Now that I'm a big SVG fan, the power of javascript as a simple event handler and DOM-manipulator is really looking potent. This is especially true since the tool in question is currently focused on a controlled user group who will receive specific training, and the necessary environment requires a standard configuration, so for now I don't have to deal with the incompatible implementation problem (a situation deemed appropriate by ksclarke above).

So for now, I'm using it, and I can't help but imagine how nice it would be to add some client-side bits into other apps I'm working on, but envisioning the concomitant maintenance headaches likely to ensue I'd probably pass on those.

-dchud

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Compromises and Trade-offs (none / 0) (#6)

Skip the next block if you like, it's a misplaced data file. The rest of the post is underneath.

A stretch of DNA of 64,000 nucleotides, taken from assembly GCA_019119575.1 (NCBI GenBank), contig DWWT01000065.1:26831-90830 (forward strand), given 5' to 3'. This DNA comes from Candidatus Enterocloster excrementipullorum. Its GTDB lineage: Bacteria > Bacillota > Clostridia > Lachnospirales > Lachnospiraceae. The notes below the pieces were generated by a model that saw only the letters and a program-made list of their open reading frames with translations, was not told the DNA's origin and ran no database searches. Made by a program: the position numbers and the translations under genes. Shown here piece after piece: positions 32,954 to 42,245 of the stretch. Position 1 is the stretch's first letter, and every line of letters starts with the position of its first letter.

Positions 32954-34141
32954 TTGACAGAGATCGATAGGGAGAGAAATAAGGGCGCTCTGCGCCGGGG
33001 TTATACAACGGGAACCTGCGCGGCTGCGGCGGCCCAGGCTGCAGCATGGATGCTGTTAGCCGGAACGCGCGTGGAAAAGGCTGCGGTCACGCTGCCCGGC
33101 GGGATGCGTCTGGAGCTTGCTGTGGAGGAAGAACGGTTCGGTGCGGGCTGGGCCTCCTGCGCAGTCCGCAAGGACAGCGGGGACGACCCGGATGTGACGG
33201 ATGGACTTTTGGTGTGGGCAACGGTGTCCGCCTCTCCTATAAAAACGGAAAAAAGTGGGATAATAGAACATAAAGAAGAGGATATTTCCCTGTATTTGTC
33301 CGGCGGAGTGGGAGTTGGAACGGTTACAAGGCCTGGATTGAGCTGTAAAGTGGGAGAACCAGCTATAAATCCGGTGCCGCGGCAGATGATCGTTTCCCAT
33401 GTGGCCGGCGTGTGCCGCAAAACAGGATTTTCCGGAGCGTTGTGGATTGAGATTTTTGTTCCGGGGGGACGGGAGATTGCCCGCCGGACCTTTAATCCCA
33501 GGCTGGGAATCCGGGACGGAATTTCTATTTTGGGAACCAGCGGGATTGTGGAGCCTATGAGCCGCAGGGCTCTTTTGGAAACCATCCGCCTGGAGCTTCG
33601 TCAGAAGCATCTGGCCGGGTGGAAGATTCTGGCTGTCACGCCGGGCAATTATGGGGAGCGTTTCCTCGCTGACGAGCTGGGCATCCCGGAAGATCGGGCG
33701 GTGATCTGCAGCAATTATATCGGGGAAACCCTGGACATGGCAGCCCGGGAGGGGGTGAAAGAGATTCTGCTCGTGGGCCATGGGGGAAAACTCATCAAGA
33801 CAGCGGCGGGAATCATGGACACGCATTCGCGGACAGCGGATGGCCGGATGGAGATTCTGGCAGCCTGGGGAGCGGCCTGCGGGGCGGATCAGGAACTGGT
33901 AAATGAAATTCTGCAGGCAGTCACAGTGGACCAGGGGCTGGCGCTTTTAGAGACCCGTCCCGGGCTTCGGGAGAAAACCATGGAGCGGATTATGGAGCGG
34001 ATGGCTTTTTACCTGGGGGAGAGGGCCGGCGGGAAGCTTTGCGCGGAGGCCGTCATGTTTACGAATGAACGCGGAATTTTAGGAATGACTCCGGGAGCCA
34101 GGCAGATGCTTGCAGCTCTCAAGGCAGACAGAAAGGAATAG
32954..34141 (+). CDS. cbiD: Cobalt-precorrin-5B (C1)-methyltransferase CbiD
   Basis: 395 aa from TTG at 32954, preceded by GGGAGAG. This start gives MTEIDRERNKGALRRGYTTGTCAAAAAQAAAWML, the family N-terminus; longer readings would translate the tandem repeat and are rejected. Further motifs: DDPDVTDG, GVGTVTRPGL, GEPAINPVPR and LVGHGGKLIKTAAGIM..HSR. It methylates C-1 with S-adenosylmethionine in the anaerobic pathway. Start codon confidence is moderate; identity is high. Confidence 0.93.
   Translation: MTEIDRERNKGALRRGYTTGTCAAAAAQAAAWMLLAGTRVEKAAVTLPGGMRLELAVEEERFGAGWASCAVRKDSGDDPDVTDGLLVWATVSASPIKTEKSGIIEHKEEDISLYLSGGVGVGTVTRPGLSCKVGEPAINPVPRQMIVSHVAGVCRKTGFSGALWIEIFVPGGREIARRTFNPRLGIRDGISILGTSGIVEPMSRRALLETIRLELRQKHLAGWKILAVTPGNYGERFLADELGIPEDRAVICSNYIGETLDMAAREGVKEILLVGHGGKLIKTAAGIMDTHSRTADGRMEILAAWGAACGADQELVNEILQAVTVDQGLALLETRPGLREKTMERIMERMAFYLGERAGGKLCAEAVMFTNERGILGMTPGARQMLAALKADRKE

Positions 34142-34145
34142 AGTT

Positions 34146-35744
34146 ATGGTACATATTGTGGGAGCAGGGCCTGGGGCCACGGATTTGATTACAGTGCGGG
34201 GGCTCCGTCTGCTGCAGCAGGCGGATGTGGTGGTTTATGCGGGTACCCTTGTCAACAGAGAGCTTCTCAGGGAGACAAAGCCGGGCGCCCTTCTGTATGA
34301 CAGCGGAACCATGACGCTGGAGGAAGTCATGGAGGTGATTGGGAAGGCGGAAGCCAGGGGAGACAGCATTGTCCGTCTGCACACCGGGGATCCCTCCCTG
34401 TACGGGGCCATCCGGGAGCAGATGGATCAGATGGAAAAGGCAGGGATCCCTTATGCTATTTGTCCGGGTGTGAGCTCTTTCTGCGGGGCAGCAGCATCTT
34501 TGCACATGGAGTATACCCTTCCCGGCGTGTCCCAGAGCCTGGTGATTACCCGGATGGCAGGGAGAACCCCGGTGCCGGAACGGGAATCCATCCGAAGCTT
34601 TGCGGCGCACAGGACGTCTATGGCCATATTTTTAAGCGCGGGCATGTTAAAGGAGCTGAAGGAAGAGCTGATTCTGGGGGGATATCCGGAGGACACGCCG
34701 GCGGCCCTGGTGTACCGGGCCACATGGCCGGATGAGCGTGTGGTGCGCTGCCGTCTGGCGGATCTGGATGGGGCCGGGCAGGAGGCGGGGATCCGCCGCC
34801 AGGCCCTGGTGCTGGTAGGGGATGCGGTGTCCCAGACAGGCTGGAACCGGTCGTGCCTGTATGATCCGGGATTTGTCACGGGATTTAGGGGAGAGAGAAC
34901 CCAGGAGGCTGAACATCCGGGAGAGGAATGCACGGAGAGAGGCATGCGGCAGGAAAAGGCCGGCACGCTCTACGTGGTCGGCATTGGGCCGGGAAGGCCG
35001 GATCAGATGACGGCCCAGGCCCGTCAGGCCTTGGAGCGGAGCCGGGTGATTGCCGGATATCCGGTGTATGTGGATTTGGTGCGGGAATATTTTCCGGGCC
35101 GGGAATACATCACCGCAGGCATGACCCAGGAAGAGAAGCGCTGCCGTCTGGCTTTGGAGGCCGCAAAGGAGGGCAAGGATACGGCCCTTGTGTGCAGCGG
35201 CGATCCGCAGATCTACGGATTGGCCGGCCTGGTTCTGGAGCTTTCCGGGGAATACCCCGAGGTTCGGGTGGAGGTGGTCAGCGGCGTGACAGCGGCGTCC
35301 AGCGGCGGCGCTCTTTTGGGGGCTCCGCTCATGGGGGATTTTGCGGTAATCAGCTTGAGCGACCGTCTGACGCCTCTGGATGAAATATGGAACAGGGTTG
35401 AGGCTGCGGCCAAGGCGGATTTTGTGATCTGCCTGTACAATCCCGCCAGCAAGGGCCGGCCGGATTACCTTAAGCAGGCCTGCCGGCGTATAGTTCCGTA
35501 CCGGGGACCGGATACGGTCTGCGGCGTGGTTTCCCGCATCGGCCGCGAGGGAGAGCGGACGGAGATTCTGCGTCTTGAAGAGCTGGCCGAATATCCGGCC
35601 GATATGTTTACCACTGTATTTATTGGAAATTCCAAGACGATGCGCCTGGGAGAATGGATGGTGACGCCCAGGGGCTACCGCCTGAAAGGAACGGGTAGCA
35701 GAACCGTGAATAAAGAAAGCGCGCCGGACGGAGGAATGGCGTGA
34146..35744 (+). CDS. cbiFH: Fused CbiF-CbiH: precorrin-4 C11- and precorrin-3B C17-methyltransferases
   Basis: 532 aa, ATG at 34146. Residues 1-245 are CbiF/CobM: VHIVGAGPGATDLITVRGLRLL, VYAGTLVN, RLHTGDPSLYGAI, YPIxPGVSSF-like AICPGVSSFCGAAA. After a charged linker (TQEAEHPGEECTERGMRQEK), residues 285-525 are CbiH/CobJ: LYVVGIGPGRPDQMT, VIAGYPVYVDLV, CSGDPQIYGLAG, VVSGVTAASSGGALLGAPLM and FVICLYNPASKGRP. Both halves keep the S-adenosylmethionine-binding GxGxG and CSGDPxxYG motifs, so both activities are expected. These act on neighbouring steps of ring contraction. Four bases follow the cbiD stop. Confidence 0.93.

by art on Fri May 16th, 2003 at 07:50:17 AM EST
(User Info) http://www.uwindsor.ca/library/leddy/people/art

Well I don't know about depth but I am re-kindling a long interest in quantum physics for an upcoming event and it's territory that makes everything seem wide and interconnected somehow. Dan, you put your finger on what I think I want from the browser, a sanctioned method of using an event handler and DOM-manipulator. Your SVG application is a perfect example of why there are times when treating the web as a global mainframe is very limiting. Still, the minefields waiting for JS solutions are enough to drive you crazy. By far the most devious variation seems to be IE on Mac OS/X, so far I have discovered that: a) remote scripts need to be called differently than any other platform (including IE on every other Mac OS but X), b) regular expressions have methods that just silently fail without error messages or anything else, c) image attributes are handled differently when called from a web server dynamically, a killer "gotcha" for me because I was using an attribute as the flag for whether an item is in the library collection.